Vice President of Medical Affairs Remembered
Friday, April 03, 2009
Donn A. Wolfson, MD, Parma Hospital’s revered Vice President of Medical Affairs and a former President of the Hospital’s Medical Staff, passed away suddenly on March 9. Dr. Wolfson made an indelible mark on the Medical Staff during more than 25 years at Parma Hospital. He was the first and only Medical Director of ICU Services over more than two decades while maintaining a busy practice as a pulmonologist and partner in Ohio Chest Physicians. Parma Hospital’s ICU was honored among the 100 Top ICUs in the nation during his tenure, and the staff became an extended family for him.
In 2003, Dr. Wolfson was appointed Vice President of Medical Affairs, a position to which he devoted a great deal of time and attention. He was an active member of the administrative team, a champion of “doing the right thing” who intervened in ethics matters and even gave presentations for his church on end-of-life issues. He was dedicated to helping Parma Hospital and the Medical Staff achieve their goals and was genuinely committed to getting medicine to a better place.
While fully dedicated to all of his leadership roles, Dr. Wolfson was never too busy to listen, to teach, to help or to care. If a patient’s condition changed, he responded quickly. When staff members lost a loved one, Dr. Wolfson helped craft a memorable service to honor them. He had a soft-spoken personality, a sharp intellect and a witty sense of humor. Residents at St. Vincent Charity Hospital, where he also practiced, called him “the genius.”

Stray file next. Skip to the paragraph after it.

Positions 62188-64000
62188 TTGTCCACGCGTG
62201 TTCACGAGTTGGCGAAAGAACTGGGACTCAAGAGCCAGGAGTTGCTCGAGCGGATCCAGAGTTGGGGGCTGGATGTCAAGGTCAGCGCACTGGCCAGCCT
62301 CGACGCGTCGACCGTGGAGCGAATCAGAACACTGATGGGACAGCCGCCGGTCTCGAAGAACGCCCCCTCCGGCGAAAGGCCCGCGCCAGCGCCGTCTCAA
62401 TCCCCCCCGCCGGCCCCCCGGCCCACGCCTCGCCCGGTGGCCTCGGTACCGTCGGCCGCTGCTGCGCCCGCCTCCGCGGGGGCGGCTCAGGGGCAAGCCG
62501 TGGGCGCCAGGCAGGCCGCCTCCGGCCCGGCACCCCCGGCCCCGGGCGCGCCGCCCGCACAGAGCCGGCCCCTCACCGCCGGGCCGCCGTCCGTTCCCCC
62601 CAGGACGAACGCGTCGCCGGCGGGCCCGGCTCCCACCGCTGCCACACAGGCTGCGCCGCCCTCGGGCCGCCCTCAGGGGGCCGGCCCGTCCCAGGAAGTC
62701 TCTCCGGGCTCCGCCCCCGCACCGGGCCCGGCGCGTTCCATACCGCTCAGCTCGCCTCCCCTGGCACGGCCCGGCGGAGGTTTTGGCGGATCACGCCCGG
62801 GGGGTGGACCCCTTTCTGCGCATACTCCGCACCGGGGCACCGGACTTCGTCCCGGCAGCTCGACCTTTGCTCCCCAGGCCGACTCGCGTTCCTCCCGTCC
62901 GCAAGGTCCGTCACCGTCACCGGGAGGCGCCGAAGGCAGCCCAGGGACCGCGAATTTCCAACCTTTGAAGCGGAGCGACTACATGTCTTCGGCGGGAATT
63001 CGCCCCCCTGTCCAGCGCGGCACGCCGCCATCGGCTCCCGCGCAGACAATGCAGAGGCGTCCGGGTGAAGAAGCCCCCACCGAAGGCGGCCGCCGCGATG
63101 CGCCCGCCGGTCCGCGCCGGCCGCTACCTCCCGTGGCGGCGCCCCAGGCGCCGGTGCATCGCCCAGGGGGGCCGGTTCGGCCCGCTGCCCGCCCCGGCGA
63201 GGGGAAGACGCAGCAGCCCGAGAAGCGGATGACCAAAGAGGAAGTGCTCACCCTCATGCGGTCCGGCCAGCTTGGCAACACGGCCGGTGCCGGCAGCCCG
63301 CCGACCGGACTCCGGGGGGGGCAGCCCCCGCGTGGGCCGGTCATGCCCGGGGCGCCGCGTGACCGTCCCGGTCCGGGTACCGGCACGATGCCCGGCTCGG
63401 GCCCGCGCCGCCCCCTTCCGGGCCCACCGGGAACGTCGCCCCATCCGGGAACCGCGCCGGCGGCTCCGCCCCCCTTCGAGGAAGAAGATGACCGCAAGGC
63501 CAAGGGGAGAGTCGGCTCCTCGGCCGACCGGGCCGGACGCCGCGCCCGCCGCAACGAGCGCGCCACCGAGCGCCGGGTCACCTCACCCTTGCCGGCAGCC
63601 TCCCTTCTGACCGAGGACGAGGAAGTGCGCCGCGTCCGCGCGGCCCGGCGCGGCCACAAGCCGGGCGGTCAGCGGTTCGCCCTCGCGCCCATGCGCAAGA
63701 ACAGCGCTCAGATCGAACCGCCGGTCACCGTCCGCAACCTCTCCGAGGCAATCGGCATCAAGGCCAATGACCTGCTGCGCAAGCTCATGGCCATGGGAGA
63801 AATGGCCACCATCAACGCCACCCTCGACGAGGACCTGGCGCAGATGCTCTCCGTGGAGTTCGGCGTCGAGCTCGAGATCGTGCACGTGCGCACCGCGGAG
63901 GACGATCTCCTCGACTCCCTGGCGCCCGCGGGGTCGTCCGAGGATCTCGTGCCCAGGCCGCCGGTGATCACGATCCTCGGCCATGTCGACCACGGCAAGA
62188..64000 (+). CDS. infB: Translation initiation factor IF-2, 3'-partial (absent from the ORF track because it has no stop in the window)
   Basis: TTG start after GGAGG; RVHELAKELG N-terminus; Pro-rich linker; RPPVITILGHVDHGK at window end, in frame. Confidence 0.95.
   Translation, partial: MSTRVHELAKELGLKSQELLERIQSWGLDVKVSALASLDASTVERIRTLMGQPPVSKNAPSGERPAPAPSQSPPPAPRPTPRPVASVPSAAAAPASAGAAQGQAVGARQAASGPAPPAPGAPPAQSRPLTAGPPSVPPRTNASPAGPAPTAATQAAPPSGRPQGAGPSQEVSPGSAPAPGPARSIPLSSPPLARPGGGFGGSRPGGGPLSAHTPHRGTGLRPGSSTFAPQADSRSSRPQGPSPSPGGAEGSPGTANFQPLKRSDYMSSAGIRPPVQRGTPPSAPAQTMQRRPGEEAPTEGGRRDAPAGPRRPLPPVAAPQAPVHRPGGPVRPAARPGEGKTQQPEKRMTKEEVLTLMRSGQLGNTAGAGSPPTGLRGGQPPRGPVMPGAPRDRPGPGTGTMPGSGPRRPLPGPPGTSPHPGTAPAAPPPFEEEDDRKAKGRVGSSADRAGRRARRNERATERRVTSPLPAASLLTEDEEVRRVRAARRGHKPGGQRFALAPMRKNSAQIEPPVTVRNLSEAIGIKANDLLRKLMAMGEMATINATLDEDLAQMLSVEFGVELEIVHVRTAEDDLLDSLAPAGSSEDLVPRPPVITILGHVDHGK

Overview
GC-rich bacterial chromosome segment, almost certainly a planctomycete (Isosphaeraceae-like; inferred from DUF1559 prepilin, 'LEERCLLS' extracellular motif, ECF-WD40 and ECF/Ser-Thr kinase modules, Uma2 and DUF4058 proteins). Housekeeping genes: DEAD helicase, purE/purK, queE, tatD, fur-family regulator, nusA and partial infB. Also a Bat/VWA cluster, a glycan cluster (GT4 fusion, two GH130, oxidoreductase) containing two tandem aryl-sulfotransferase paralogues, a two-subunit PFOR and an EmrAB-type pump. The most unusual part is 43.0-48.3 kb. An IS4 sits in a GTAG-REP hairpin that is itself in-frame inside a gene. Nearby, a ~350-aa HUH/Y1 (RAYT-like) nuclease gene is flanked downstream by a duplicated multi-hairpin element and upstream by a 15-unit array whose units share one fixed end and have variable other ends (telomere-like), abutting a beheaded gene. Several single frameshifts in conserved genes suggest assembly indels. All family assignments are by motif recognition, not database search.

As Parma Hospital’s Medical Staff President in 2001 and 2002, he was conscientious and thoughtful, writing columns for the Medical Staff Newsletter that allowed him to “wax philosophical” and explore topics from the undervalued “soft” skills of medicine to the importance of treating nurses with respect. He quoted Mick Jagger in his first column and Mel Blanc in his last.
A 1976 graduate of the Brown University School of Medicine, Dr. Wolfson did his internship at the University of Illinois Hospital at Chicago and his residency and fellowship at Cleveland Metropolitan General Hospital, now MetroHealth Medical Center. Board-certified in internal medicine, pulmonary medicine and critical care medicine, he had medical staff privileges at Marymount Hospital and Regency Hospital in addition to Parma Hospital and St. Vincent’s. He lived in Bainbridge Township and was devoted to his wife, Beth, and their three grown children, Stephen, Kathryn and Andrew.
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